Every Home Global Concern Limited: mini charity review

Mini charity review of Every Home Global Concern Limited (EHGCs an organisation that seeks donations online[1], and that is a member of Missions Interlink. (Including the answers to the questions that the Australian charity regulator, the ACNC, suggests that you ask.)

For the previous review, see here.

Is EHGC responsive to feedback?

  • I sent a draft of this review to them on 1 August 2017. Like last year, they….did not respond.

Is it registered?

  • As a charity, yes.
  • As a public company, a company limited by guarantee.
    • Because it allows the payment of directors’ fees, it is not permitted to omit ‘Ltd’ on the end of its name.
  • For GST, yes.
  • It has a fundraising licence in all the states that require one.
  • EHGC has one registered business name.
    • There is a separate website under this name.
  • But EHGC still trading under the name ‘Global Concern’ without it being registered.
    • The relationship between the two entities is described in the Annual Report:
      • Every Home Global Concern grew out of Every Home for Christ and two trading names came into being in 2—8 – “Every Home for Christ” and “Global Concern”. Global concern reflects our second goal which is to help the poor and disadvantaged overseas lift themselves out of poverty through community development programs [emphasis in original].

What does EHGC do?

  • The ‘Description of charity’s activities and outcomes’ in the Annual Information Statement (AIS) 2016 merely directs the reader to one of EHGC’s two websites. Apart from being totally inadequate, this response leads to only half the picture. For there is another side to EHGC, shown in the other website, www.everyhomeforchrist.org.au.
    • The first website has only two indirect references to Every Home for Christ.
  • The first website, Global Concern, says that
    • For over 30 years, Global Concern has been providing opportunities for disadvantaged individuals and communities around the world to build better lives for themselves through education, healthcare, vocational training and micro enterprise. Far from being a handout, Global Concern aims to transform entire communities towards self sufficiency (sic) and sustainability. We don’t simply send money to overseas organisations and hope for the best, we closely monitor every one of our projects and give you the assurance that your investment is effectively addressing extreme poverty at its core.
    • Under ‘Projects’ in the main menu there are six links, but only one leads to information (on the work in Bangladesh).
    • The link to the ‘Annual Report’ is broken on the Global Concern site, but there is an annual report on the Every Home for Christ site.
      • Rather than being on the evangelism activities of EHGC, it is on the development activities described on the other website.
  • The second website, Every Home for Christ, describes EHGC as ‘a Christian Missions Organization dedicated to reaching every home on earth with the Gospel of Jesus Christ. We have works in 100 countries.’ This is therefore a description of the worldwide organization, not of EHGC.
  • EHGC apparently can ordain people – the Executive Director is an ‘Ordained Minister of Every Home for Christ’.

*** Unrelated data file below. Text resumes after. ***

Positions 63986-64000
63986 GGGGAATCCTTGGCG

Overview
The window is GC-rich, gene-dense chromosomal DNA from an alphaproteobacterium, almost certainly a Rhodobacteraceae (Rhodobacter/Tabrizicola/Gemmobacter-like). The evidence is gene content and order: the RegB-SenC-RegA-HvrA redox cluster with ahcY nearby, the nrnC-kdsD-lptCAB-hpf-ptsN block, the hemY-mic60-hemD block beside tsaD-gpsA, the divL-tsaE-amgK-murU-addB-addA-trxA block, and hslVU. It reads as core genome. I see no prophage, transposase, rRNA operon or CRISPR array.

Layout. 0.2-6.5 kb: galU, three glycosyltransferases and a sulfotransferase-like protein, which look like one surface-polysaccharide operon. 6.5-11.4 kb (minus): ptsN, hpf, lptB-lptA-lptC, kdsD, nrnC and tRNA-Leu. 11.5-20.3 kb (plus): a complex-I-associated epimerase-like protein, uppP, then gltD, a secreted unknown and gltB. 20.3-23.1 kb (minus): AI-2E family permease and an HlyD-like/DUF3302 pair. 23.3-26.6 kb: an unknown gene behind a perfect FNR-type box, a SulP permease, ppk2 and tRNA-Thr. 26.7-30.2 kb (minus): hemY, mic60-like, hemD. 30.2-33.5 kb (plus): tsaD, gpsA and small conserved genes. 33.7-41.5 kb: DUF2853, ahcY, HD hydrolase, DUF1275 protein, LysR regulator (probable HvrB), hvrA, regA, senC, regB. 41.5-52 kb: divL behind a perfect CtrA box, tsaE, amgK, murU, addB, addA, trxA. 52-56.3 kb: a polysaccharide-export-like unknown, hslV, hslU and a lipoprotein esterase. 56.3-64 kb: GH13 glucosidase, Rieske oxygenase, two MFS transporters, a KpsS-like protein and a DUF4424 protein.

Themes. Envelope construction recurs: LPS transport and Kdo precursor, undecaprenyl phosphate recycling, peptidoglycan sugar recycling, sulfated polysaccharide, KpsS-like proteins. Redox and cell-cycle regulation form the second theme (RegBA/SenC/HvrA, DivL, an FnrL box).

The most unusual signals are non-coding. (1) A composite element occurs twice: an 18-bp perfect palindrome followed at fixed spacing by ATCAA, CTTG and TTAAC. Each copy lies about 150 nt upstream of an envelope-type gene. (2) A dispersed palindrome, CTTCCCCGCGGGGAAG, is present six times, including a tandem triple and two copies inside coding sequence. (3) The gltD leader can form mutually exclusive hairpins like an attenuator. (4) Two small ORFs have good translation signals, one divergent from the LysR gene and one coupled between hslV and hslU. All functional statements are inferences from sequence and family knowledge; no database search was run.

Do they share the Gospel [2]?

  • To the extent that your donation goes to fund work under the name Every Home for Christ, yes. If it goes to development work, no.
  • Even though $571K was spent on evangelization last year (Summary Financial Report), there is no online facility for donating to it (see below).
  • There is no statement of faith on either website.
    • Nor in the governing document. The governing document doesn’t even mention Christianity. Therefore, EHGC, via its membership of Missions Interlink, must
      • be able to demonstrate from its historical documents that its theological basis is not in conflict with the Statement of Faith of the Australian Evangelical Alliance. (Appendix 1)
      • These documents do not appear to be publicly available.

What impact are they having?

  • Nothing systematic found. Some anecdotal evidence in the Annual Report.

What do they spend outside the costs directly incurred in delivering the above impact, that is, on administration?

  • EHGC has itself calculated ‘administration’ as 25% of expenses. This is defining ‘direct’ as ‘Overseas support’.
    • The figure for ‘Accountability and Administration’ in the Summary Financial Report (in the Annual Report) is considerably less.

Can you get a tax deduction?

  • Only if you donate to its overseas aid fund, Every Home Global Concern Ltd Australia Overseas Aid Fund.
    • This means that if you donate via this page, your donation will go to overseas aid projects. You will therefore not be funding the sharing of the Gospel.

Is their online giving secure?

  • Global Concern
    • Security is not mentioned.
    • There is also a gift catalogue; the security could not be checked because the page requires a password.
  • Every Home for Christ
    • Security is not mentioned.

What choices do you have in how your online donation is used?

  • Global Concern
    • On this page:
      • None until you get to the second page.
        • ‘Where needed most’
        • ‘Malawi Project’
        • ‘Zambia Project’
        • ‘’India Project’
        • ‘Togo Project’
        • ‘Bangladesh Project’
    • On this page: